API Architecture - Synchronous, Asynchronous, and Parallel calls

Abdul Rafee Wahab
4 min readMay 6, 2023

A crash course with infographics on what these mean, and when to use which one.

Photo by Volodymyr Dedyshyn on Unsplash

Background

One critical aspect of REST API development is the way in which clients make requests and receive responses.

In this segment, I will cover the 3 main methods of making requests in REST APIs - synchronous, asynchronous, and parallel calls.

I will outline the pros and cons of each method and when to use which for maximum performance gains.

Related Reading

I’ve written extensively about API design, performance, security, versioning, and diagramming best practices. Check out my series linked below to learn more! 👇

APIs & Technical Architecture Best Practices

6 stories

Synchronous Calls

Synchronous calls are the most common method of making requests in a REST API.

In synchronous calls, the client application sends a request to the server and waits for a response before proceeding to the next step. This means that the client application is blocked until it receives a response from the server.

Pros:

  • Synchronous calls are easy to implement and understand.
  • They are useful for small applications with low traffic volumes.

Cons:

  • Synchronous calls can be slow and inefficient, particularly for large applications with high traffic volumes.
  • They can cause performance issues if the server takes too long to respond.

When to use:

  • Use synchronous calls when the application has low traffic volumes or is relatively small.
  • They are also useful for applications where the client needs to wait for a response before proceeding to the next step.

Pictorial view of Synchronous calls

Source: Abdul R. Wahab

Asynchronous Calls

Asynchronous calls are a method of making requests in which the client application sends a request to the server and continues to perform other tasks while waiting for a response.

This means that the client application is not blocked while waiting for a response from the server.

Pros:

  • Asynchronous calls are faster and more efficient than synchronous calls.
  • They are useful for large applications with high traffic volumes.

Cons:

  • Asynchronous calls are more complex to implement than synchronous calls.
  • They can be challenging to debug if there are errors in the request or response.

When to use:

  • Use asynchronous calls when the application has high traffic volumes or is relatively large.
  • They are also useful for applications where the client does not need to wait for a response before proceeding to the next step.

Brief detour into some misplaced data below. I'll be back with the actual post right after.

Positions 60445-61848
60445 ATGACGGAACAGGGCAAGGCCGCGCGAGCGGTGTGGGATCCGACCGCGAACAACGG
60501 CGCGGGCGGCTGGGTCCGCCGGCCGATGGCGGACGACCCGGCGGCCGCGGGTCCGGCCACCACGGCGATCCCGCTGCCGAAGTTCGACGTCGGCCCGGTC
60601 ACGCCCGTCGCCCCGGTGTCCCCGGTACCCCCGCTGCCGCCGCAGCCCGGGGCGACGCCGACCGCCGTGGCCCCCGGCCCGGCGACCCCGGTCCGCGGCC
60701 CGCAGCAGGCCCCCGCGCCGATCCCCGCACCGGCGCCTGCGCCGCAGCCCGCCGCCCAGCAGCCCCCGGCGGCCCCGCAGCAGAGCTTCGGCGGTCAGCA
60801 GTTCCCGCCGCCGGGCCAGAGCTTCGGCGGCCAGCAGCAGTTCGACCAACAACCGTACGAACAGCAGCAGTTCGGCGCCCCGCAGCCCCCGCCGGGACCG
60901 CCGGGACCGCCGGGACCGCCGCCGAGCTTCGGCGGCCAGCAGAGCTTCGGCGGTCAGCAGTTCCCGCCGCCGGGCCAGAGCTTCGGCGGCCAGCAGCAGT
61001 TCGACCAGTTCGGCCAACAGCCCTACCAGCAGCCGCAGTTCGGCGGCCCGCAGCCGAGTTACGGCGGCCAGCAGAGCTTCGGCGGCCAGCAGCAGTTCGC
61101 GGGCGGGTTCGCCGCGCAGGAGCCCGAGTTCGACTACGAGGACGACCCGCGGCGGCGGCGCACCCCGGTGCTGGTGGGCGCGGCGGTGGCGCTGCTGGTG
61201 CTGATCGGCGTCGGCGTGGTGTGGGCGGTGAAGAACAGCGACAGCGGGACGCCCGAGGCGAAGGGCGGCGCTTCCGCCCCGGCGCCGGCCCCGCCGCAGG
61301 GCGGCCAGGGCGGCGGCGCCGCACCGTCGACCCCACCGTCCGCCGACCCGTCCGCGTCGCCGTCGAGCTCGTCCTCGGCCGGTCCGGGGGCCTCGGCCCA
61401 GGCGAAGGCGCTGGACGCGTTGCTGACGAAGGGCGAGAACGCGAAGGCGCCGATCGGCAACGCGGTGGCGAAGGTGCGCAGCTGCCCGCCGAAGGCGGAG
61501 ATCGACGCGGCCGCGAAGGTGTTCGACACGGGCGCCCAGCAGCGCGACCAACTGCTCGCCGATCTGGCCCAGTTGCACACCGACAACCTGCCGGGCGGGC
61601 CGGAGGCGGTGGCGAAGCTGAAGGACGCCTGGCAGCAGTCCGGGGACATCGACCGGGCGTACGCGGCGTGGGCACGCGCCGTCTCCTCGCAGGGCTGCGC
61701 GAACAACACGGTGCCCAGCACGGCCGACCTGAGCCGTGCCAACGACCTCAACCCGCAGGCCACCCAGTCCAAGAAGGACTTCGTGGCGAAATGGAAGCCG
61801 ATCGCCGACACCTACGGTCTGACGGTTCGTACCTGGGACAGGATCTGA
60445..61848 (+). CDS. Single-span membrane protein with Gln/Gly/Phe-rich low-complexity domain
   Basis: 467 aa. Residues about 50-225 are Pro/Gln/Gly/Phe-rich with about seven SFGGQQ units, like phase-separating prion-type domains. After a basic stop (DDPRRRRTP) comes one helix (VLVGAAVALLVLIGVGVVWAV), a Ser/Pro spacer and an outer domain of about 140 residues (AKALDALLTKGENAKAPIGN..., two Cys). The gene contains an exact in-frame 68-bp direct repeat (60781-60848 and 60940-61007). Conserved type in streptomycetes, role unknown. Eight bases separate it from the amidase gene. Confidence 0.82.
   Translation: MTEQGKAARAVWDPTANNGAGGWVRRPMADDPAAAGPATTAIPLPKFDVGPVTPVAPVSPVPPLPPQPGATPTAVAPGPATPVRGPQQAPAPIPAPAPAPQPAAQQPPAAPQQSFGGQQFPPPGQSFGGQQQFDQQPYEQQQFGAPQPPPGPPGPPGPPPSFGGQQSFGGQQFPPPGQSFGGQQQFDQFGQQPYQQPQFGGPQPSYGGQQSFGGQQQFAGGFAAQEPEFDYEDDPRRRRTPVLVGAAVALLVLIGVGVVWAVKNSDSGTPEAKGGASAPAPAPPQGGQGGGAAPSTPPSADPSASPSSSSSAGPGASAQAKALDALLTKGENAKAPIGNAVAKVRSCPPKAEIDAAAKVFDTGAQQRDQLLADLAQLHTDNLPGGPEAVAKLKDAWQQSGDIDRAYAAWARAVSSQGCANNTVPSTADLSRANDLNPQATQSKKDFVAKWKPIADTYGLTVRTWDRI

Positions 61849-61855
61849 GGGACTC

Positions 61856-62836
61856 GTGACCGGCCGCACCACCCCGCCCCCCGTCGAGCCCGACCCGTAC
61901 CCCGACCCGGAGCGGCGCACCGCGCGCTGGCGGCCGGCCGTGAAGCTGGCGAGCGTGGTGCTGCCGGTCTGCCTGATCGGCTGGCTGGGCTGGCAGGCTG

Pictorial view of Asynchronous calls

Source: Abdul R. Wahab

Parallel Calls

Parallel calls are a method of making multiple requests simultaneously.

In parallel calls, the client application sends multiple requests to the server at the same time, and the server responds to each request individually.

Pros:

  • Parallel calls are faster and more efficient than sequential calls.
  • They are useful for large applications with high traffic volumes.

Cons:

  • Parallel calls can cause performance issues if the server is not designed to handle multiple requests simultaneously.
  • They can also cause issues if there are dependencies between requests.

When to use:

  • Use parallel calls when the application has high traffic volumes or is relatively large.
  • They are also useful for applications where the client needs to make multiple requests simultaneously.

Pictorial view of Parallel Calls

Source: Abdul R. Wahab

Closing thoughts 👏

So, pretty much, the choice of making synchronous, asynchronous, or parallel calls in an API depends on the specific needs of the application.

While synchronous calls are easy to implement, they may not be suitable for large-scale applications that require fast and efficient communication between the client and server. Asynchronous and parallel calls offer better performance and scalability, but they require more advanced implementation and may have their own set of challenges.

It is essential to weigh the pros and cons of each method and consider the traffic volume, the size of the application, and the type of requests to be made before choosing a particular approach.

By choosing the appropriate method, engineering teams can ensure that their API provides optimal performance, scalability, and responsiveness for the end-users.

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Abdul Rafee Wahab

Tech guy. I like building cool software, & also leading others in building cool things. All views shared are my own.